September 15th, 2011 • 9:41 am
Sometimes, as a Mac user, I can be my own worst enemy.
But any major system upgrade can also cause you to encounter problems that you have never encountered before — and mislead you into thinking that they are new problems — simply because it causes you to change some of your behaviours.
Last week, for example, I went to the Trash mailbox in Mac OS X’s Mail for the first time since upgrading to Lion. (I only go there when I think I have mistakenly trashed a message that I wanted to keep.) And I noticed that it was… completely empty, even though I had just trashed a message! I tried again, and sure enough, the other message I trashed also disappeared right away altogether.
Uh oh, I thought. Is this another bug in Lion? I then went to my preferences to check the account settings for my various e-mail accounts and make sure that Lion had not changed them. They were still all set to automatically erase deleted messages either “never” or “after one month.”
I then tried to rebuild the trash mailboxes for the various accounts, to no avail. My deleted messages were most definitely gone. I went to my Mail folder in my home library in the Finder to see if they were there without actually showing up in Mail. The Mail folder has a new file/folder structure in Lion that makes it very painful to find individual e-mail files, but I was able to ascertain that my trashes really did not contain anything.
Figuring it might be some kind of new Mail bug in Lion, I tried the trick that consists of trashing the Envelope Index file to force Mail to reimport all messages (effectively rebuilding the index). Mail now has three Envelope Index files (in a subfolder called “MailData”), so I trashed all three and relaunched Mail. Sure enough, it prompted me to reimport all my messages, and I let it do that, which took a good 15 min.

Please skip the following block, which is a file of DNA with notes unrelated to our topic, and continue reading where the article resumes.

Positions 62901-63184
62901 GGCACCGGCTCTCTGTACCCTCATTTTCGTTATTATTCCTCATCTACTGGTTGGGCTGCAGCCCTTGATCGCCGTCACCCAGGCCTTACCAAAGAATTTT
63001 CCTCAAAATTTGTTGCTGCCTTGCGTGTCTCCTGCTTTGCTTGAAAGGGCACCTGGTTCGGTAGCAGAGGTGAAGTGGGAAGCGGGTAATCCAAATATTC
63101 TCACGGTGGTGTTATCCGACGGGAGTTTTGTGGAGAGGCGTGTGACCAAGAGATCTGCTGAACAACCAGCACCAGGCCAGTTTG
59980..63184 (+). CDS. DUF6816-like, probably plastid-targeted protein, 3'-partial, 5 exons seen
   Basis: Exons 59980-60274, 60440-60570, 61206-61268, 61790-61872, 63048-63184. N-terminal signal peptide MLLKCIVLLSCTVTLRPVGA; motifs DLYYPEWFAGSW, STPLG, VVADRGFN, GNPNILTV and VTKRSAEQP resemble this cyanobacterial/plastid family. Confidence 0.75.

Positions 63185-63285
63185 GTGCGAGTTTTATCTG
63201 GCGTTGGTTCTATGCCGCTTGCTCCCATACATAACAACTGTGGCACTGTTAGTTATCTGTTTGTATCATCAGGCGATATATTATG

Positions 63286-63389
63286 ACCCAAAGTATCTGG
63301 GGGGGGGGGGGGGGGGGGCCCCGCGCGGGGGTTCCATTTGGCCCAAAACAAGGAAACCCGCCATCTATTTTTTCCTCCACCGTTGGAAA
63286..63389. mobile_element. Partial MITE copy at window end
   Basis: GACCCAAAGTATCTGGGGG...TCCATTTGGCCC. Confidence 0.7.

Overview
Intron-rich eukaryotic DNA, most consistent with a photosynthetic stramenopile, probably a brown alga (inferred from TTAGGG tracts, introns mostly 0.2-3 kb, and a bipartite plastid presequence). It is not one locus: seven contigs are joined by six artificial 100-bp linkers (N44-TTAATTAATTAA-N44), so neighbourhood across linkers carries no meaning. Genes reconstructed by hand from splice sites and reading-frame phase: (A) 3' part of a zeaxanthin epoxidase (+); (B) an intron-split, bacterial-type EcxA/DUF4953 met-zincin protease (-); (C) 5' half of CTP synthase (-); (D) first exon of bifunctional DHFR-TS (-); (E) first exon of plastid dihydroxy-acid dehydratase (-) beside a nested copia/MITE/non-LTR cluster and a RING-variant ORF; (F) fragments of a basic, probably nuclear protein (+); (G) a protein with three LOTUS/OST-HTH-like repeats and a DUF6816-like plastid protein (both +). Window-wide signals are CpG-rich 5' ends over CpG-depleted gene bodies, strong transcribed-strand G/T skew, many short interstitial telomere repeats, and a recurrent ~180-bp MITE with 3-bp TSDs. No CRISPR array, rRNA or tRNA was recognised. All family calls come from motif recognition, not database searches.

After this, however, my Trash was still empty, which was not particularly surprising. But I noticed that new messages that I was trashing now were not disappearing right away, so I figured that trashing the Envelope Index files had fixed the problem.
Then a few days later I checked my Trash again, and it was empty again!
I then went to post a note on the AppleSeed discussion forum about this, in order to find out whether other testers had experienced the same problem. (I didn’t find anything on the main discussion forums or elsewhere.) Several people responded, indicating that they were unable to reproduce the problem and making various suggestions.
One of the suggestions was to check that I wasn’t accidentally requesting Mail to erase deleted messages. I first thought it was a silly suggestion, but then I saw that the poster mentioned not only the menu item for this (which I would never trigger by accident), but also the corresponding keyboard shortcut:
The shortcut is command-shift-Delete. “Bloody hell,” I thought. Could it be that I have been hitting this shortcut by accident? If so, why?
Then I thought about it, and figured the following. In Lion, Mail now has this “conversation” feature that automatically shows discussion threads consisting of the several messages, in both your Inbox and other boxes, that are part of the same back-and-forth e-mail exchange. It’s a pretty nifty feature, and a very convenient one. (It’s much better than the “Organize by Thread” feature of previous versions.)